Introduction: Controlling Any Device Using a Raspberry Pi and a Relay Module


The goal of this ible is to show how to get started with setting up a relay module on your pi and controlling it. My goal is to add scripts to my octopi to turn on and off LED lights, but anyway you decide to eventually control the GPIO commands, the setup is the same.

Step 1: Material

You will need:

  1. A relay module board for the pi. They come with up to 8 channels, you can use as many as you have free controllable GPIO ports. I am using two, if you need more pins, refer to the diagrams found here and
    • I will be using pins that do not change between versions here, but the difference is important to note.
    • The two following pages will help you identify your board
    • Also note that I am using a 5v board, as is the case with most of the relay boards. However, there are 3v boards out there, if that is what you have, just make sure you change the power accordingly to the 3v pin. It is not a very popular option because the 3.3v on the pi is limited to 50ma, so it can take 1 MAYBE 2 relays of the 3v types, but as many 5v relays as the board can take.
    • Last comment, these boards differ from bare relays (i.e. just buying a 50c relay), in that the board has built in protection circuitry so you do not damage your pi
  2. A raspberry pi(does not matter which one, but check the site above to make sure you are using the correct pin mapping.
  3. Wiring and the proper adapters. Ribbon cables are popular, in my case I had old speaker\fan\USB headder connectors from old computers that I just reused and spliced. Single pin header cables would be best.
  4. soldering iron (I like the cordless ones) if you are not using single pin wires\connectors and need to rearrange a few wires.
  5. An 8th inch flat blade screwdriver for the relay board's screw terminals.

  6. optional: Shrink tubing and lighter so that you don't have exposed wiring or gunky electrical tape.

Step 2: Wire the Relay to the Board

We will be using pins 2 (5v), 6 (ground), 11, and 12. They are not side by side, and so I need to rearrange the cable a bit so it has the correct connectors. Also, note that 11 and 12 are the "header numbers" (physical location), but the wiringpi software that controls them calls them pins 0 and 1.

I am using 2 headers to plug into the pi, but still only the same 4 wires, so I snipped the wires that needed to go further and soldered them to the other connector.

The first step is to change it so that on the relay side, pins 1-4 of the connector need to co to a connector that is at least 3 wide and go in the holes 3-1 of the connector on the pi side (i.e. pins 2 and 6 on the pi since that is where the 5v and ground are). So the connector now has to do the following:

Pi 2 - relay 4

Pi 6 - relay 1

Meanwhile, pins 2 and 3 on the relay side are each sent to pins 11 and 12, so it can use a simple 2 wide connector.

Step 3: Connecting the Device to the Relay

In order to connect whatever you are controlling, you will have to cut a leg of the power so send it through the relay. If it is a device that uses only AC power, be careful, and if you can, use the hot as your on\off. If it goes to an DC adaptor (as the LEDs I will be using do), then cut on the DC side. This is much MUCH safer to operate. Cut the - line, so that even if there were some sort of short, there would not be any power going through it until you turn it on.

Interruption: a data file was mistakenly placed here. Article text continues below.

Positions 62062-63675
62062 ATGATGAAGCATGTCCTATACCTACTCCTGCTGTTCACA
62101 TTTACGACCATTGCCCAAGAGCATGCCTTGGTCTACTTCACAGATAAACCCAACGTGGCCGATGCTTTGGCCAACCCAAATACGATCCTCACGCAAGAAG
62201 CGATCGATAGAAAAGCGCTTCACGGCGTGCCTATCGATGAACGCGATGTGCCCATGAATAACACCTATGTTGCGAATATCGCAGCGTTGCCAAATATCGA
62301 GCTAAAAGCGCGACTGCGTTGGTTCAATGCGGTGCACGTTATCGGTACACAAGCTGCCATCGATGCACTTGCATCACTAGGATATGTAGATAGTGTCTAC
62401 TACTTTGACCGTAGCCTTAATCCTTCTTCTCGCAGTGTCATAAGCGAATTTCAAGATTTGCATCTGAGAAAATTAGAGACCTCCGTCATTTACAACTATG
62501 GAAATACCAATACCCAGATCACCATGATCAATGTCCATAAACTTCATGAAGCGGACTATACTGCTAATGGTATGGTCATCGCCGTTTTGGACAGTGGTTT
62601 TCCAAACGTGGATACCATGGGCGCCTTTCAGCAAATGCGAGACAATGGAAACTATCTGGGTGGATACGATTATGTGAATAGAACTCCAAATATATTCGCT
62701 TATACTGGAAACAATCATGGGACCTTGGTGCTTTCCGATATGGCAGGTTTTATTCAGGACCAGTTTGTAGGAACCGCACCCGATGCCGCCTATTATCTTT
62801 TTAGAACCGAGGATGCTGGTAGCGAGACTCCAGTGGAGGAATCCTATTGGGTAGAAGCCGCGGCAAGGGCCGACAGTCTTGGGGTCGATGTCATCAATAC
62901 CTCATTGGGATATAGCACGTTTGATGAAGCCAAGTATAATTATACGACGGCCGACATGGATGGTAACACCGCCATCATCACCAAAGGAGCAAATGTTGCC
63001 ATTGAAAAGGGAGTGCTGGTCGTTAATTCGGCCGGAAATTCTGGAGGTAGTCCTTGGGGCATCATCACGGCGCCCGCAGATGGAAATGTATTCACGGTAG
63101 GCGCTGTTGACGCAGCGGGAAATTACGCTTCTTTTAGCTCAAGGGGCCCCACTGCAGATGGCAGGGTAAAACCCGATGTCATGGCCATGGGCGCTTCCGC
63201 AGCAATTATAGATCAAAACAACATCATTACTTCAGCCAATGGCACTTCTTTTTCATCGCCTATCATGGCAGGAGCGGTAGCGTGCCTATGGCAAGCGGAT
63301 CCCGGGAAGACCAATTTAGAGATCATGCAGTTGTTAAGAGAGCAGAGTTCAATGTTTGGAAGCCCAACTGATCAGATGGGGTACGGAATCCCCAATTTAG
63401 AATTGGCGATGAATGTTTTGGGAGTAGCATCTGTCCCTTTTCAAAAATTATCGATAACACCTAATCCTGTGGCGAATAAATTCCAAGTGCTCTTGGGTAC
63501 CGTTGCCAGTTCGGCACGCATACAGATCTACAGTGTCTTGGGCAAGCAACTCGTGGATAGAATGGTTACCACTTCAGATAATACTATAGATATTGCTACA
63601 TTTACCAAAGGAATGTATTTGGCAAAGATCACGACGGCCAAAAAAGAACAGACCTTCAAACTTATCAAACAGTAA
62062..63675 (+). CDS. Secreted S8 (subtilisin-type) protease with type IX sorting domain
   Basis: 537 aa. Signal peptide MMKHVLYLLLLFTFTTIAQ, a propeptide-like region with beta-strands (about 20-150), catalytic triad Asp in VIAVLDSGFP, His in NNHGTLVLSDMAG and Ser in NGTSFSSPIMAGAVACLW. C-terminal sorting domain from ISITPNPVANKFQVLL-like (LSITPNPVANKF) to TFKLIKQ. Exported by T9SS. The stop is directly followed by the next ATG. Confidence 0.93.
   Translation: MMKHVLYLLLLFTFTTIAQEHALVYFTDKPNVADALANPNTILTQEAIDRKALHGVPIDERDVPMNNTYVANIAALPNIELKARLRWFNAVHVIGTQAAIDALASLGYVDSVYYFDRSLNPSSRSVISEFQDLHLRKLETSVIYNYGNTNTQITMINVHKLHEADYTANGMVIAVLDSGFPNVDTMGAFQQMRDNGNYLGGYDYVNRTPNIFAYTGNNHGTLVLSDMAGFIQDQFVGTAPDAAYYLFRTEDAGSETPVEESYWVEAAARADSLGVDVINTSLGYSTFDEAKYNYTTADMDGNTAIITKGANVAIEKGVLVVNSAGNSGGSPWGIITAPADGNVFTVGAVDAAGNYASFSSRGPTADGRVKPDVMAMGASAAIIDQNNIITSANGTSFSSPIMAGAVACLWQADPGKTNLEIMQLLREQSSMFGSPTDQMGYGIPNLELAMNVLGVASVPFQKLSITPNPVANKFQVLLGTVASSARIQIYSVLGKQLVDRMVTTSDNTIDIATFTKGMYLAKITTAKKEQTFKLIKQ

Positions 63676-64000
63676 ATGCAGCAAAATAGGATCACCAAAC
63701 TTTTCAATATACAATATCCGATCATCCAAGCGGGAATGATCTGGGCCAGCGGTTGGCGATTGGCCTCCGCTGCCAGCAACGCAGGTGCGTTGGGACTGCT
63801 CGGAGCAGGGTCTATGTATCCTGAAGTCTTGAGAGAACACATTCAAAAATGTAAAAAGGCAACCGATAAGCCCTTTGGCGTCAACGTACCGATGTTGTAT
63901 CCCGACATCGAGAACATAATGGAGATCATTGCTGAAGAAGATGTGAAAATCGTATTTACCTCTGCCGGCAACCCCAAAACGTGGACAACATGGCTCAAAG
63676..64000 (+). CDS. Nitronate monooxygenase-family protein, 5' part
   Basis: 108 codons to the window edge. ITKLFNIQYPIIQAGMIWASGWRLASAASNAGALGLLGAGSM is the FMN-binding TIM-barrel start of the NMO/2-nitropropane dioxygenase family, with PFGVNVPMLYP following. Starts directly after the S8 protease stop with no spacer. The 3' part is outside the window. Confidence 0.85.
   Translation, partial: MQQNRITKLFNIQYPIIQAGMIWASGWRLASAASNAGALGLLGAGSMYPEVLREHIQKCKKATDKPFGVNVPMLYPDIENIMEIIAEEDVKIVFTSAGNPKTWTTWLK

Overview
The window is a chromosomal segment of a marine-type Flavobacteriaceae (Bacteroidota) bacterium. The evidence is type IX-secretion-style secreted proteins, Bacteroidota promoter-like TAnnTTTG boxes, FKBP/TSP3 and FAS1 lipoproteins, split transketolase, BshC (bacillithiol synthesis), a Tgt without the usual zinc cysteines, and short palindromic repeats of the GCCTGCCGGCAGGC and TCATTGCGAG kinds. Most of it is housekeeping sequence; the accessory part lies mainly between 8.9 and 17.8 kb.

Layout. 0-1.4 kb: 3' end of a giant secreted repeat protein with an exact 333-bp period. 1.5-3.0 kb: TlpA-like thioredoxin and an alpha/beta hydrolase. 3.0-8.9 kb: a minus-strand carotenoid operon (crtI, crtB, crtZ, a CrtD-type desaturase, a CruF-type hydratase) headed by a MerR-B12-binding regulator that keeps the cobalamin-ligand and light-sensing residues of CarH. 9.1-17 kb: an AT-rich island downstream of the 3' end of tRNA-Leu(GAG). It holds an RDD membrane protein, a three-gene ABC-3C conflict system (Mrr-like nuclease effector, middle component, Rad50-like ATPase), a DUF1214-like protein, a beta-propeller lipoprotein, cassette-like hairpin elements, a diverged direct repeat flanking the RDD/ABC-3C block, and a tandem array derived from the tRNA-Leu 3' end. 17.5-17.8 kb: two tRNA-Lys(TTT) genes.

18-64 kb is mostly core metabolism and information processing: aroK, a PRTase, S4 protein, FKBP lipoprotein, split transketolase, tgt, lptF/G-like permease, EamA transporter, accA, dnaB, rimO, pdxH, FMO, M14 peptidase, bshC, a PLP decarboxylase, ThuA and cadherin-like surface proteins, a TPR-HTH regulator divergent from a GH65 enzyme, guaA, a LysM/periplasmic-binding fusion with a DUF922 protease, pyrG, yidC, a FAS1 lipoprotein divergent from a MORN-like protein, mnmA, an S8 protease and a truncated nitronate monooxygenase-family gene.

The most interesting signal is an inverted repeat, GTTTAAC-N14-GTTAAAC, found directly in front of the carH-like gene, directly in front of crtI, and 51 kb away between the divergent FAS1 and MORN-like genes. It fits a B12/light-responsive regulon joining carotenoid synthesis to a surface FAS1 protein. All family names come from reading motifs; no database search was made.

These relays do have 3 slots because there are 2 options. One is that it turns off when power is applied from the pi, and the other (more conventional use) is that it turns on when power form the pi is applied. Select the one that works for your use.

Step 4: Installation

First turn off your pi, connect everything in place, and then turn the power back on.

I am using wiringpi. Many builds come with wiringpi installed. To test this, use the commands

gpio -v

gpio readall

If it did not succeed, then try installing wiring pi. More information is provided on the wiringpi website

Step 5: Testing

We can now test the relay by sending the commands to turn them on\off.

First use gpio readall to see everything mapped out (useful to know, and good for diagnostics... more on that lower)

Second, assuming you used the same pins as me (otherwise look at your schematic and figure it out), use the commands gpio read 0 and gpio read 1 (this will read the states of pins 0 and 1). With my module, 0 is on, 1 is off.

Third, we want to change the pin mode. We want an out pin, not an in pin. The commands are gpio mode 0 out and gpio mode 1 out.

Lastly we want to actually use the pin, so we will send gpio write 1 0 (the first number is the pin number, the second number is the state).

If it turns on and off as expected, then you are done. If like me, you have some issues, the next step is to read back the pin you just wrote to. It turns out I have problems on my pin 1, and only my pin 0 worked properly. As it turns out, it is because my pin was still set to IN rather than OUT.

That's it, now you can use your devices via SSH terminals.

Step 6: Extra; Adding the On/off Command to Octopi

The code used to add an option to the octoprint web server is fairly simple.

First edit the file ~/.octoprint/config.yam I use nano so it goes

sudo nano ~/.octoprint/config.yaml

Then go down to actions and add the folowing (obviously naming it as you want)

-action: lights on

command: gpio mode 0 out; gpio write 0 0

name: lights on

-action: lights off

command: gpio mode 0 out; gpio write 0 1

name: lights off

I added the mode change for the off option as well just in case the pi were to reboot with the lights on but the mode to IN.


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Raspberry Pi Contest 2016

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